When they tried to own the raindrops, it was enough.
Facing a corporate-led threat to one of the basic building blocks of life-- water-- indigenous and non-indigenous Bolivians in Cochabamba were successful in stopping the privatization of the local water supply- including everything from local wells to falling rain, by a multinational consortium headed by San Francisco's Bechtel Corporation in April of 2000. The privately-owned water would have cost Bolivian families up to 50% of the average national wage per month.
As if the raindrops didn't matter, French water company Suez followed Bechtel's path to private profits, and communities in El Alto successfully evicted the company in 2005, retaining the right to publicly administer their access to water.
As Bolivians continue to place public good ahead of corporate greed, social movements seek to redistribute ownership of the country's natural gas reserves, the second largest of the continent behind Venezuela. Successive ex-presidents Gonzalo Sanchez de Lozada and Carlos Mesa each sought to pass new gas laws turning the country's large natural gas reserves over to private interests. However, Bolivians mobilized against high utility prices and rejected the corporate model in favor of public management, taking to the streets and bringing a dramatic, democratic end to both the Lozada and Mesa administrations.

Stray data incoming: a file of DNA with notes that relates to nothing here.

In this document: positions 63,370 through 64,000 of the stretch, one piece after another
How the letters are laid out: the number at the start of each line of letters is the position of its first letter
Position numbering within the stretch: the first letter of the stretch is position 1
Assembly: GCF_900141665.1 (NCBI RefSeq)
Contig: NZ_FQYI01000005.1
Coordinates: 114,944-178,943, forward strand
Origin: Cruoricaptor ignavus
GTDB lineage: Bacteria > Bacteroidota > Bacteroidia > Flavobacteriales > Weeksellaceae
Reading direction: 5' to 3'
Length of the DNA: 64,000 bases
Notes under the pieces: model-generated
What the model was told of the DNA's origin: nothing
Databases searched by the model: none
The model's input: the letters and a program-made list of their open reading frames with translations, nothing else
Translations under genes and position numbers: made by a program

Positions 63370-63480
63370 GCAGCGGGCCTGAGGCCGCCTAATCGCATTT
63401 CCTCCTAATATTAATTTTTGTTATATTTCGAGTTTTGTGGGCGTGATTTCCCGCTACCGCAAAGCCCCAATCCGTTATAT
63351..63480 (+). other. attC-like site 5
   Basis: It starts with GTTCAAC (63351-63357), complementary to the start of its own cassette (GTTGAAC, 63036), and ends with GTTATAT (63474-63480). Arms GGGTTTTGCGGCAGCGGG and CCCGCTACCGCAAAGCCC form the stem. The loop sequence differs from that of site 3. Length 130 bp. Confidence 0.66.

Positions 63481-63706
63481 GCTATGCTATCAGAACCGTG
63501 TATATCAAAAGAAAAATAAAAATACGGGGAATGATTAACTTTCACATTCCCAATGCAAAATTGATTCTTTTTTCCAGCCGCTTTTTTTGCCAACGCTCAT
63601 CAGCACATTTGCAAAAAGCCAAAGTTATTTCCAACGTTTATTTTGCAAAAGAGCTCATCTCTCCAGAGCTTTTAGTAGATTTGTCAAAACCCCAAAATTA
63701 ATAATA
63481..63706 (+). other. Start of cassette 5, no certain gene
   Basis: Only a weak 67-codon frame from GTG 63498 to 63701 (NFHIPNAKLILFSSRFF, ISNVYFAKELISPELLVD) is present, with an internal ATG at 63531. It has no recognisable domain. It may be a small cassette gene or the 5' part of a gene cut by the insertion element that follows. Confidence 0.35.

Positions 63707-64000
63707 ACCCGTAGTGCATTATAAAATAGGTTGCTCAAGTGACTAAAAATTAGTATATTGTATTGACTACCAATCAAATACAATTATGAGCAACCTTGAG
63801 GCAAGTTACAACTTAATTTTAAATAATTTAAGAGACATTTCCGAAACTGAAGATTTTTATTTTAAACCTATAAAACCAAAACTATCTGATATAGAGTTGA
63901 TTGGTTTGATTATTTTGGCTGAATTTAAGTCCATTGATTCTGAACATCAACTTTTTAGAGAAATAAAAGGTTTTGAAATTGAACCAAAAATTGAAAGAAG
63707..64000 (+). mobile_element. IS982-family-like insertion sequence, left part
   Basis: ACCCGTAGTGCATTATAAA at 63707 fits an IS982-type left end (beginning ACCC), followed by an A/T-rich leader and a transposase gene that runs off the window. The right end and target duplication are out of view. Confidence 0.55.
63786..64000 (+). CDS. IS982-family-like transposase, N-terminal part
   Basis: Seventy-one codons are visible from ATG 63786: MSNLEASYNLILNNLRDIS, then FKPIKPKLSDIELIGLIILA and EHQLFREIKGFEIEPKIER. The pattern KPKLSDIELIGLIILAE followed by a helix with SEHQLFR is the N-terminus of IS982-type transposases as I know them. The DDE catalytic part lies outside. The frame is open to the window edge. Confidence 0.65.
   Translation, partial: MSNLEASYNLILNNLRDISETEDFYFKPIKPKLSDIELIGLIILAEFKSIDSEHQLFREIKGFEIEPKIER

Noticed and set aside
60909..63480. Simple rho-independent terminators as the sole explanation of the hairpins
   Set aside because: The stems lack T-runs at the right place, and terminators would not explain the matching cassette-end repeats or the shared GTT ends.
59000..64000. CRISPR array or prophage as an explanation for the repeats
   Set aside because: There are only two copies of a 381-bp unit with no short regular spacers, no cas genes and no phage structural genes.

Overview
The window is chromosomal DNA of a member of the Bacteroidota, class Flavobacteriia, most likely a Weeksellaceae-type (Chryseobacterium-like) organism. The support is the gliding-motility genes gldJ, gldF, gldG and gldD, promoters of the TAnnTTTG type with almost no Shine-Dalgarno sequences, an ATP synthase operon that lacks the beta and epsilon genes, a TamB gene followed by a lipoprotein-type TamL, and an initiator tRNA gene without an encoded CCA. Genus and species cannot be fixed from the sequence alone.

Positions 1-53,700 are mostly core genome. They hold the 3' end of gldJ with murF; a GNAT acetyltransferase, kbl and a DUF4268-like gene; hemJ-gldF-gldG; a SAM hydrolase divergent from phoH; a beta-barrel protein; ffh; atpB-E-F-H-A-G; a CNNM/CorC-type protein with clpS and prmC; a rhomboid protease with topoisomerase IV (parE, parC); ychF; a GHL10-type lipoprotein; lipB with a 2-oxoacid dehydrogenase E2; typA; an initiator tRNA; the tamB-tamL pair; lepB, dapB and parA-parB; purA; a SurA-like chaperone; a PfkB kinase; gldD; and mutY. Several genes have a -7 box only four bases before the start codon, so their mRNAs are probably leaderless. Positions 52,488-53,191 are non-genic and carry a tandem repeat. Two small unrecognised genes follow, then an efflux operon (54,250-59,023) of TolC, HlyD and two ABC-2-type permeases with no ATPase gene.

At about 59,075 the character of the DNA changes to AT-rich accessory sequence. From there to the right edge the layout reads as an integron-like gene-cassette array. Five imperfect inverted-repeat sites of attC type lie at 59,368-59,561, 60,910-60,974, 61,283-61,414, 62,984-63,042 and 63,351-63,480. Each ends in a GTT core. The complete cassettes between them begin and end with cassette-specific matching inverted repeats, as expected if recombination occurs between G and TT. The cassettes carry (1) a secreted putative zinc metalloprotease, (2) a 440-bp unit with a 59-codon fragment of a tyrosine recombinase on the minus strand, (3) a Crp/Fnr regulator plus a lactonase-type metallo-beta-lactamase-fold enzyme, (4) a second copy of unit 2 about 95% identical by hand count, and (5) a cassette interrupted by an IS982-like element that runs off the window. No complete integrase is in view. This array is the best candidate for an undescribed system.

Recapturing the right to make their own decisions about local development, the Bolivian Landless Workers' Movement and others have reclaimed land rights and jobs while indigenous communities have untangled cultural traditions from the complex US drug war, aimed at eliminating coca plantations. The coca farmworkers, or cocaleros, have joined the country's other social movements in demanding a new, more equitable model of development and policy makers are forced to recognize indigenous customs of traditional coca leaf consumption.
Now Bolivians have elected a leader they can finally call their own. Evo Morales, the first indigenous president of Bolivia, is supported by millions of Bolivians who are reclaiming their sovereignty, dignity, and access to the most basic of resources- water, heat, shelter, food, and identity- and in the process have built one of the strongest social movements throughout Latin America, if not the world. Visit with Global Exchange to explore one of the first "water wars" of the 21st century, debunk the corporate-led model of development through privatization of natural resources, and learn from communities who continue to exercise direct democracy for the right to survive.